Primitive myxoid mesenchymal tumor of infancy: a clinicopathologic report of 6 cases.
ABSTRACT Soft tissue sarcomas in the first year of life are rare, and the most common sarcomas in infancy are embryonal rhabdomyosarcoma, Ewing sarcoma/primitive neuroectodermal tumor, congenital infantile fibrosarcoma, and primitive sarcomas such as undifferentiated sarcoma. In this study, we report 6 cases of a primitive myxoid mesenchymal tumor of infancy (PMMTI), which previously may have been included under the diagnostic categories of congenital-infantile fibrosarcoma or infantile fibromatosis. PMMTI occurred in 6 infants, 3 of whom had a congenital presentation of a soft tissue mass. All patients were otherwise healthy. The tumors occurred on the trunk, extremities, and head and neck. Grossly, the tumors were nonencapsulated and had a multinodular appearance with focal infiltrative growth, a white fleshy cut surface, and a tumor diameter ranging from 2 to 15 cm. Histologically, a diffuse growth of primitive spindle, polygonal, and round cells occurred in a myxoid background. The tumor cells were arranged in a vaguely nodular pattern with peripheral collagenized stroma, higher cellularity at the periphery, and a delicate vascular network in the background. Immunohistochemically, the tumors displayed diffuse reactivity for vimentin and no reactivity for smooth muscle actin, muscle specific actin, desmin, S-100 protein, or myogenin. Electron microscopy documented a poorly differentiated fibroblastic proliferation. Four cases tested negative for the ETV6-NTRK3 gene fusion by RT-PCR. One tumor had a complex karyotypic abnormality with rearrangements involving chromosomes Y, 9, and 3. Three patients had recurrences or metastasis treated with a combination of surgery and chemotherapy. One patient is alive with persistent locally aggressive disease, 2 are alive with no evidence of recurrence, 1 had a recurrence treated surgically without further follow-up information, 1 patient died with persistent tumor and sepsis 6 weeks after diagnosis, and 1 patient was lost to follow-up. The morphologic appearance combined with the ultrastructural features and absence of the typical gene rearrangement of congenital-infantile fibrosarcoma are unique, and we propose that PMMTI represents a new category of pediatric fibroblastic-myofibroblastic tumor.
[Show abstract] [Hide abstract]
ABSTRACT: Primitive myxoid mesenchymal tumor of infancy is an extremely rare and recently recognized soft tissue tumor entity with a tendency for multiple recurrences. Only ten cases have been described in the literature and most cases are reported in Western countries. This tumor ranges in size from 2 to 15 cm and is characterized microscopically by a diffuse growth of primitive cells in a myxoid background with focal fascicles or a herringbone pattern. In this study, we describe a primitive myxoid mesenchymal tumor of infancy on the scalp of a 3-month-old Taiwanese boy. The histology showed typical morphology and the tumor cells showed vimentin and CD99 immunoreactivities. The translocation t(12,15)(p13;q25) was not found by fluorescence in situ hybridization. After complete surgical excision, no recurrence was noted during an 18-month follow-up.Medical Molecular Morphology 03/2013; DOI:10.1007/s00795-013-0032-1 · 1.07 Impact Factor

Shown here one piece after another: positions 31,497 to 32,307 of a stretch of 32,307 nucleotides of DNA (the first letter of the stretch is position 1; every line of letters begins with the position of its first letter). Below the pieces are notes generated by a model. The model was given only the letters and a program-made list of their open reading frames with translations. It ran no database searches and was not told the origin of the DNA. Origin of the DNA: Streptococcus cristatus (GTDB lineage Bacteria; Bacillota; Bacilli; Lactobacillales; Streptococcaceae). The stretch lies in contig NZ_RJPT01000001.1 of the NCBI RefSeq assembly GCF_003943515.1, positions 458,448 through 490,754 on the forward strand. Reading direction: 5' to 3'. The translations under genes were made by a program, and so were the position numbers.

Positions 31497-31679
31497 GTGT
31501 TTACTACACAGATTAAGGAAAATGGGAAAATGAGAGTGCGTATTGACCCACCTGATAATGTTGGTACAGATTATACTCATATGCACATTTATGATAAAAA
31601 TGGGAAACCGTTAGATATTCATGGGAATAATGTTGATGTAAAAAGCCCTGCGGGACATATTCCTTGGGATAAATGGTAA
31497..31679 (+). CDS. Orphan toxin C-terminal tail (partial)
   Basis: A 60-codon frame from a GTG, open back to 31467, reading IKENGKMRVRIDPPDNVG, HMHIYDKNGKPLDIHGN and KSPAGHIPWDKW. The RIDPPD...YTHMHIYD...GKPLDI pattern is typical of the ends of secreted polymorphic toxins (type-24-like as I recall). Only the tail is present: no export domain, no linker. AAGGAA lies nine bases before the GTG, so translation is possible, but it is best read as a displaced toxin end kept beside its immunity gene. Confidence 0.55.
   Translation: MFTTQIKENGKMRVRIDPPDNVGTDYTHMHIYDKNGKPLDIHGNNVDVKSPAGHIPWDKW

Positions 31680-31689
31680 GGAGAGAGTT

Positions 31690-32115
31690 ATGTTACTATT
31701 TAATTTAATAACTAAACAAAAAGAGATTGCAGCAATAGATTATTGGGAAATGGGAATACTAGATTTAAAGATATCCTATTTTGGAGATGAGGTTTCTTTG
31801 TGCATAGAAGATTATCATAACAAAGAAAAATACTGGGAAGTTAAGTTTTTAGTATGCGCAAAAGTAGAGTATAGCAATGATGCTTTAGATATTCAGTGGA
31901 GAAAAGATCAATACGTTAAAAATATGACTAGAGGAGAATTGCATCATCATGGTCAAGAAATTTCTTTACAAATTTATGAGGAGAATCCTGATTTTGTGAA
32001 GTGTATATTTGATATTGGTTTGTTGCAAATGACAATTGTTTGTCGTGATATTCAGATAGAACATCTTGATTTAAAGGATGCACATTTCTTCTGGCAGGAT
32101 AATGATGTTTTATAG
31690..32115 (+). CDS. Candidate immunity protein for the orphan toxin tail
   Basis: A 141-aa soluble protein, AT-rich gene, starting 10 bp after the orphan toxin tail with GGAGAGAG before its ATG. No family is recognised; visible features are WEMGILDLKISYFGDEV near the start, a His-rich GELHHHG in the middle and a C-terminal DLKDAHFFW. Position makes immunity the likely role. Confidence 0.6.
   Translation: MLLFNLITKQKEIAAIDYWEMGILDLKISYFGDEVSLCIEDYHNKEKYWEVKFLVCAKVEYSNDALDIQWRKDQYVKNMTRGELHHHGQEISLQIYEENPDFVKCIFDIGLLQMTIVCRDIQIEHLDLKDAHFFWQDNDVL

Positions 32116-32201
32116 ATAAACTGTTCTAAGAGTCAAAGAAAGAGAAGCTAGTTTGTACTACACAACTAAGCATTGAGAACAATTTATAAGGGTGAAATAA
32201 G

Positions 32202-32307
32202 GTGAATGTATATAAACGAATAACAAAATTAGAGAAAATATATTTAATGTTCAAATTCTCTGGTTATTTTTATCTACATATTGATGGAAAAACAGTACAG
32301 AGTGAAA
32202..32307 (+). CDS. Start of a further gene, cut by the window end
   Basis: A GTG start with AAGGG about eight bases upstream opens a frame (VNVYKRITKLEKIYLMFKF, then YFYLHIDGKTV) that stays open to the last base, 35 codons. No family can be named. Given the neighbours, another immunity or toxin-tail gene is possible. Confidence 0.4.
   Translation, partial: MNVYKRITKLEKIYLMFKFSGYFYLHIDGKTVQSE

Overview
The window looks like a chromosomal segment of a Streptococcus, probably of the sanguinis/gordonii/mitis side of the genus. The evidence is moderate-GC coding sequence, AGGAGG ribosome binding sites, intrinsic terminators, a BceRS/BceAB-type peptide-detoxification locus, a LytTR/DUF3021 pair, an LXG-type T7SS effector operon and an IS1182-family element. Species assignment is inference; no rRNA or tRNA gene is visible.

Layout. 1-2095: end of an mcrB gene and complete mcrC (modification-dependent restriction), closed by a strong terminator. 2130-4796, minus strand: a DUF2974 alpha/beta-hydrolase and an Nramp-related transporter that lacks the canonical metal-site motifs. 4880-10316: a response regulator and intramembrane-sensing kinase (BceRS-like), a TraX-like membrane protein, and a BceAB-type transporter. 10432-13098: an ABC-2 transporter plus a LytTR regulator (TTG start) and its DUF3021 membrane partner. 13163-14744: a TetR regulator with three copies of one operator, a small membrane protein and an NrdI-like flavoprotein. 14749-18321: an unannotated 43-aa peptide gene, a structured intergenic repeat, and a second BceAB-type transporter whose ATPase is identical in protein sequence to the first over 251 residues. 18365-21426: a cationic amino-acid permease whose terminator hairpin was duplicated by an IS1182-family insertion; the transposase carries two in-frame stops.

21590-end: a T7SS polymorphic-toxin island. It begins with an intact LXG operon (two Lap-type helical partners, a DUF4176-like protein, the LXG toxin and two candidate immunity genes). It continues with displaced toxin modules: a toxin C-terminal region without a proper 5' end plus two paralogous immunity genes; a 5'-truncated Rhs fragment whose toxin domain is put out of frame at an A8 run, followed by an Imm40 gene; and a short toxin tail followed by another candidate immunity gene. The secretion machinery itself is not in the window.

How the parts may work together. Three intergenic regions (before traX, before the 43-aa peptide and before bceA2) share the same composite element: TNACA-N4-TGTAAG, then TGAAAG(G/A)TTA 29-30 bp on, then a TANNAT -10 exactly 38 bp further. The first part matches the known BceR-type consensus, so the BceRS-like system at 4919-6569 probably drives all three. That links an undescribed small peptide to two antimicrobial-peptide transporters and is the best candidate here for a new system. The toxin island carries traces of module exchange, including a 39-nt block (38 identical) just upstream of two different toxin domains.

Article: Tumoral, quasitumoral and pseudotumoral lesions of the superficial and somatic soft tissue: new entities and new variants of old entities recorded during the last 25 years. Part XII: Appendix Lesioni tumorali, quasitumorali e pseudotumorali delle parti molli somatiche e superficiali: entità nuove e varianti di entità già note, descritte negli ultimi 25 anni. Parte XII: Appendix
Article: Neonatal cancer[Show abstract] [Hide abstract]
ABSTRACT: Neonatal cancer is rare and comprises a heterogeneous group of neoplasms with substantial histological diversity. Almost all types of paediatric cancer can occur in fetuses and neonates; however, the presentation and behaviour of neonatal tumours often differs from that in older children, leading to differences in diagnosis and management. The causes of neonatal cancer are unclear, but genetic factors probably have a key role. Other congenital abnormalities are frequently present. Teratoma and neuroblastoma are the most common histological types of neonatal cancer, with soft-tissue sarcoma, leukaemia, renal tumours, and brain tumours also among the more frequent types. Prenatal detection, most often on routine ultrasound or in the context of a known predisposition syndrome, is becoming more common. Treatment options pose challenges because of the particular vulnerability of the population. Neonatal cancer raises diagnostic, therapeutic, and ethical issues, and management requires a multidisciplinary approach.The Lancet Oncology 12/2013; 14(13):e609-20. DOI:10.1016/S1470-2045(13)70236-5 · 24.73 Impact Factor